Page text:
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4 FAQs Regarding Chapter 7 Bankruptcy

Bankruptcy Law

In 2017, just over 489,000 people in the United States filed for Chapter 7 bankruptcy. This number is less than the previous year, in which nearly 510,000 Americans filed for Chapter 7 bankruptcy. While it is good news that the number of bankruptcies are decreasing, the decreasing number doesn't mean that bankruptcy is a bad option for those who are considering doing it.

If you are overwhelmed by debt and do not have the financial means to pay it off, filing Chapter 7 bankruptcy might be in your best interest. To help you make this decision, here are the answers to four frequently asked questions regarding Chapter 7 bankruptcy.

1. Can Anyone File for Chapter 7 Bankruptcy?

The amount of debt you have isn't the only thing that is considered when filing for Chapter 7 bankruptcy. Your income also plays a part, and if it is too high, you might not be able to file for Chapter 7 bankruptcy.

In order to figure out if your income is too high, simply take your monthly income and compare it to your state's median income. According to the most recent numbers, the median income in Alabama is $46,257. If your income exceeds this, you won't be able to file for Chapter 7 bankruptcy. You should also note that, besides your wages, other forms of income include:

  • Gross income from a business or farm

  • Interest and dividends

  • Child support or spousal support

  • Unemployment compensation

  • State disability insurance

Besides having an income that is too high, you won't be able to file for Chapter 7 bankruptcy if you can repay some of your debt, you previously had another bankruptcy case that was dismissed, you failed to meet the credit counseling requirement, or you have defrauded any of your creditors.

2. How Do I File for Chapter 7 Bankruptcy?

If you meet all the requirements, the next step is to indicate your intention to file for bankruptcy, which is done at the federal bankruptcy court where you live. When you file your petition, you will need to disclose your debts, along with other financial information.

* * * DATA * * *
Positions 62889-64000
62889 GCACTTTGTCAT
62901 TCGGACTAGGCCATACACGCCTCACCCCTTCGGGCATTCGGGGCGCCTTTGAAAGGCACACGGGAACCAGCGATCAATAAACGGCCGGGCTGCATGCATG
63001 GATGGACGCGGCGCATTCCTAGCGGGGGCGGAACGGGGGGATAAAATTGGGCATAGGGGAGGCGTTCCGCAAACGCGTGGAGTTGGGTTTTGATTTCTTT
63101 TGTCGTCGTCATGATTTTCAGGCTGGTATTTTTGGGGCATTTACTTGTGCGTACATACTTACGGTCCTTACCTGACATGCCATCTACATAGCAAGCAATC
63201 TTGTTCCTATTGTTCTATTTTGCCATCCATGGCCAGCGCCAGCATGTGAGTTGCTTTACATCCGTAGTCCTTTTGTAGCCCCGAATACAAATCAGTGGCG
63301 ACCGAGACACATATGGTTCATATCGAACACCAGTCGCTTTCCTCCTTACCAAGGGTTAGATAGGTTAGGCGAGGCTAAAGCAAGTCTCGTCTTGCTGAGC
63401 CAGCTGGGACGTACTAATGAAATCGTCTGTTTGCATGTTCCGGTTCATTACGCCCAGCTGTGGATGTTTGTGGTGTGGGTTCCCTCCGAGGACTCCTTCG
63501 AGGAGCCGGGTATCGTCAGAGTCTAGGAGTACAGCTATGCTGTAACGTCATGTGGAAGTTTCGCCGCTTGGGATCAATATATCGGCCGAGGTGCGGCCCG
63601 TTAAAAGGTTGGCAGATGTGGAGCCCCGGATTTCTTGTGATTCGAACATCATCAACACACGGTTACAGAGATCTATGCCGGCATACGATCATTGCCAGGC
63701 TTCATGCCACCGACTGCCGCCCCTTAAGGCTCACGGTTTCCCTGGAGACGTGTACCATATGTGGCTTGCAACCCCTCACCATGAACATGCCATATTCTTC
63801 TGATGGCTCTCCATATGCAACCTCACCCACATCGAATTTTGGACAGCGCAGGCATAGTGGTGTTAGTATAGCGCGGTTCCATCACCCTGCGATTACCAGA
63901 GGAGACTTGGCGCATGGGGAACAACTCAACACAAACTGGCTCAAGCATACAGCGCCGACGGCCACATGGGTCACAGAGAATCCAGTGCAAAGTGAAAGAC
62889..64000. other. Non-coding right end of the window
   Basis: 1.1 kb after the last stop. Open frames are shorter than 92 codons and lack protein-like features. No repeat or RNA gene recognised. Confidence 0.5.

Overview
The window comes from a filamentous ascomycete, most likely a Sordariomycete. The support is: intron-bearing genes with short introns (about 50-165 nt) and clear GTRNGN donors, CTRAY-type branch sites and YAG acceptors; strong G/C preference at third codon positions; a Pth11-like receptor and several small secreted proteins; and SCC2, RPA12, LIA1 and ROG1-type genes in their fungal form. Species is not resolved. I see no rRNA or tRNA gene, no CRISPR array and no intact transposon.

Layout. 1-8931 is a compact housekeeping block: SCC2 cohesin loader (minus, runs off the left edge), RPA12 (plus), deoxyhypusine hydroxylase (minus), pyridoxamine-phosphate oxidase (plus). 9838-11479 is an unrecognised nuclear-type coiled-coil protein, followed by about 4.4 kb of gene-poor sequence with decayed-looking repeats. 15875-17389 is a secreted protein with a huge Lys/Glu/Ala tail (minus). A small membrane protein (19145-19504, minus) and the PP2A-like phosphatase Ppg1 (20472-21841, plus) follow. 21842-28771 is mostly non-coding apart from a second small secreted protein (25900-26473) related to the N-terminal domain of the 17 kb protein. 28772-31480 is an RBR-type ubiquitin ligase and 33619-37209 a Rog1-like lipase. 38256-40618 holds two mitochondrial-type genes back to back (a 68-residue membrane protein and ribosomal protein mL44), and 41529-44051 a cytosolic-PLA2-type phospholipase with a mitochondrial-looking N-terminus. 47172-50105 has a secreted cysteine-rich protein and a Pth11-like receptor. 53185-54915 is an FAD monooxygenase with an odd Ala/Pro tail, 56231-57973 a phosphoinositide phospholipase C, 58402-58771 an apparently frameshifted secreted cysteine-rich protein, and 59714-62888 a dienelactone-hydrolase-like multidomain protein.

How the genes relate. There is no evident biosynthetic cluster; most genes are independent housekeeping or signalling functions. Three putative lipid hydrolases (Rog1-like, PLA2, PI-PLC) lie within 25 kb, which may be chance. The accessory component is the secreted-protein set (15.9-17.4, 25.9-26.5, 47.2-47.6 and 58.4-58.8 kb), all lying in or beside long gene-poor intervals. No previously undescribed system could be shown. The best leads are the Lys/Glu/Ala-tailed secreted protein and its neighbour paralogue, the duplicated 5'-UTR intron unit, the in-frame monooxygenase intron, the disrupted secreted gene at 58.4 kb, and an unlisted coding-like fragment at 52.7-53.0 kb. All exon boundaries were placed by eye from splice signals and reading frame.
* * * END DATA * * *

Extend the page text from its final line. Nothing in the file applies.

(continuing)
Before actually filing for bankruptcy, you'll need to complete a course in credit counseling. Once you receive your certificate for completing this course, you'll need to finish your petition, which will include disclosing information about all of your property, creditors, income, assets, and expenses.

Once all of the paperwork has been completed, you'll need to attend a 341 hearing where you will meet with a trustee. Your trustee will ensure all your creditors get paid. Before your debts are officially discharged, you will need to complete a debt management course.

3. How Long Does It Take to File for Bankruptcy?

It usually takes anywhere from 3 to 6 months from the beginning to the very end of the bankruptcy process. This means within six months of filing, you can be absolutely debt free. You should note that after you file for Chapter 7 bankruptcy, it will remain on your credit report for about 10 years.

4. Who Can Help Me File for Bankruptcy?

Filing for bankruptcy can be a complicated process. Many bankruptcy laws vary from state to state, which can make the process all the more daunting. For this reason, many people who file for Chapter 7 bankruptcy do so with the help of a bankruptcy attorney.

An attorney can help you get all of your financial information in order, help you understand the Alabama bankruptcy laws, and help you navigate the entire bankruptcy process. If you need help determining if you qualify for Chapter 7 bankruptcy or you need assistance with the filing process, contact C. Taylor Crockett, P.C. today.